Written evidence submitted by the Energy
Services and Technology Association |
(i) Report after report stresses the central
importance to our low carbon future of energy efficiency.
(ii) Energy efficiency will reduce the size of
the "gap" between low carbon supplies and consumer demand.
Minimising the gap will reduce the costs of bridging it.
(iii) Energy efficiency requires more than just
the installation of energy-efficient equipment. The use of all
energy-using equipment needs to be optimised and controlled, in
order to maximise the savings.
(iv) The non-domestic sector represents an undoubted
opportunity to make significant and rapid savings.
(v) We have over the years learnt that "picking
winners" is not a precise task. Putting all the "eggs"
of the GIB into just a few "baskets" could be a high
cost route to a low carbon future.
(vi) The UK has a vibrant, innovative SME sector.
It is the area that generates a large share of UK wealth and jobs.
The GIB should support the smaller, innovative companies that
can deliver real savings.
(vii) The Carbon Trust has undoubtedly been very
successful in encouraging innovation. However, we feel that the
GIB should use a slightly different model - of being a facilitator
rather than a market-shaper.
(viii) The latest energy management standards,
in particular BS EN 16001, need to be promoted to incentivise
better energy management.
(ix) A robust auditing and compliance regime
is essential to ensure that support achieves the savings promised.
The Energy Services and Technology Association (ESTA)
represents nearly 120 major providers of energy management equipment
and services across the UK. Members provide smart metering, Heating
Ventilating & Air Conditioning (HVAC) control systems, Building
Energy Management systems (BEMS), consultancy and many other energy-related
services. A number of our members operate as Energy Services Companies
(ESCOs) delivering a complete package of energy efficiency investments
through performance contracts. Most of our members' activities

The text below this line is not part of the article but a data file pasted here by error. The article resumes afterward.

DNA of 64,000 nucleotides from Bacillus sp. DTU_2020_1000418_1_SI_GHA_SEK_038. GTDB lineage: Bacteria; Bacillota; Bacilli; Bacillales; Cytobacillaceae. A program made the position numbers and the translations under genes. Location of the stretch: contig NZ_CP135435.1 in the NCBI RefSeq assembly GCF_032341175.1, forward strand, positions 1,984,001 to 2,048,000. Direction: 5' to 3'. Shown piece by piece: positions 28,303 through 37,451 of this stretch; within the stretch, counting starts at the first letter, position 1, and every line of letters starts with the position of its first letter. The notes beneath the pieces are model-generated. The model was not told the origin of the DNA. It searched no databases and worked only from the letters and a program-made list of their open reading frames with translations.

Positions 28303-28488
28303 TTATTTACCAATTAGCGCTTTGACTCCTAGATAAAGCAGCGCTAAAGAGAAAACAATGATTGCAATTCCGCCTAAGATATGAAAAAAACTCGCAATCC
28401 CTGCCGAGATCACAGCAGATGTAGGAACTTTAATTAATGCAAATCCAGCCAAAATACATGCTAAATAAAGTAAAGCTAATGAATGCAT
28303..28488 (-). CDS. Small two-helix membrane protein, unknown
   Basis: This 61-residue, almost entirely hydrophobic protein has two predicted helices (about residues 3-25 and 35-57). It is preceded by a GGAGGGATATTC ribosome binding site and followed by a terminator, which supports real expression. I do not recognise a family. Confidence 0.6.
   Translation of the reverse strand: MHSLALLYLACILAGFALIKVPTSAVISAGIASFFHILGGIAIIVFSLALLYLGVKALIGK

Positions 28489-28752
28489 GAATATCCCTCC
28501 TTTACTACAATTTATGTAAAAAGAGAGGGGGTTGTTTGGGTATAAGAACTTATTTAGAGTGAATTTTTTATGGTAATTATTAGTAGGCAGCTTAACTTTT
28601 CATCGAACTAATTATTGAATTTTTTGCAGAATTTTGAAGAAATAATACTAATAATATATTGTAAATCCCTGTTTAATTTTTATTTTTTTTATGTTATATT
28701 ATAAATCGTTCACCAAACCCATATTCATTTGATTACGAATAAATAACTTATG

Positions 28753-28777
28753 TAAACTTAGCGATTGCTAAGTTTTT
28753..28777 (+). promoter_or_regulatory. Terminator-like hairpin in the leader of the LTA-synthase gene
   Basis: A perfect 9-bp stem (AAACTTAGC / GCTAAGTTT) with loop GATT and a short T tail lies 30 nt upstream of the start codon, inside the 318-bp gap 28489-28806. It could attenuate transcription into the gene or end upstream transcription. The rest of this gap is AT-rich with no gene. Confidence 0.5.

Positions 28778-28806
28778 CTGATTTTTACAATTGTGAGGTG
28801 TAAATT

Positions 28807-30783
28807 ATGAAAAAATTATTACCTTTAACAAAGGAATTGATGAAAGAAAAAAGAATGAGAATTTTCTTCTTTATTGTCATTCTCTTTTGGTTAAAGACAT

are focussed on the non-domestic buildings sector.
ESTA has represented the interests of the energy
efficiency industry for several decades now and regularly contributes
to consultations regarding policy formation and policy implementation.
Through its members, it also actively participates in the development
of national and international standards relating to energy efficiency.
1. The importance of energy efficiency, both
in terms of combating climate change and in improving security
of energy supply, is acknowledged at both national and European
level. The EU has adopted a target of achieving a 20% increase
in energy efficiency by 2020 in an attempt to make real inroads
into carbon emissions. The UK Energy and Climate Change Secretary,
Chris Huhne, speaking to the TUC Annual Climate Change Conference
on 11 October, said that the Government's first priority was to
build a low carbon economy that would "help us recover at
home and compete abroad". He noted that saving energy was
one of the key principles underlying the low carbon agenda. And
he reminded his audience that: "Saving energy is still the
cheapest way of closing the gap between supply and demand."
Energy efficiency is a fundamental part of the Green Deal to be
included in the Energy Bill.
2. Closing, or at least reducing, the gap between
supply and demand will mean that less investment in new generating
capacity is needed to replace aging fossil-fired stations. This
will help to reduce the overall cost of the transition. An aggressive
energy efficiency campaign can also flatten the slope of the rising
energy demand curve.
3. However, energy efficiency is about more than
just the installation of energy efficient devices and equipment.
If these are used inappropriately or needlessly, they will still
waste energy: lights burning in an unused room are still wasting
energy even if they are low-energy lights. Energy usage needs
to be controlled in order to be truly efficient.
4. Control strategies vary widely, depending
on the specific location and patterns of use. Controls can be
simple on-off switches, sensor-controlled switches (occupancy-
or light-activated), timed controls, right through to full Building
Energy Management Systems (BEMS). Advanced or smart metering systems
incorporated into control systems offer a way of monitoring consumption
and targeting savings.
5. ESTA would argue that non-domestic buildings
offer a more immediate opportunity to improve efficiency and reduce
emissions than domestic buildings. By and large they are more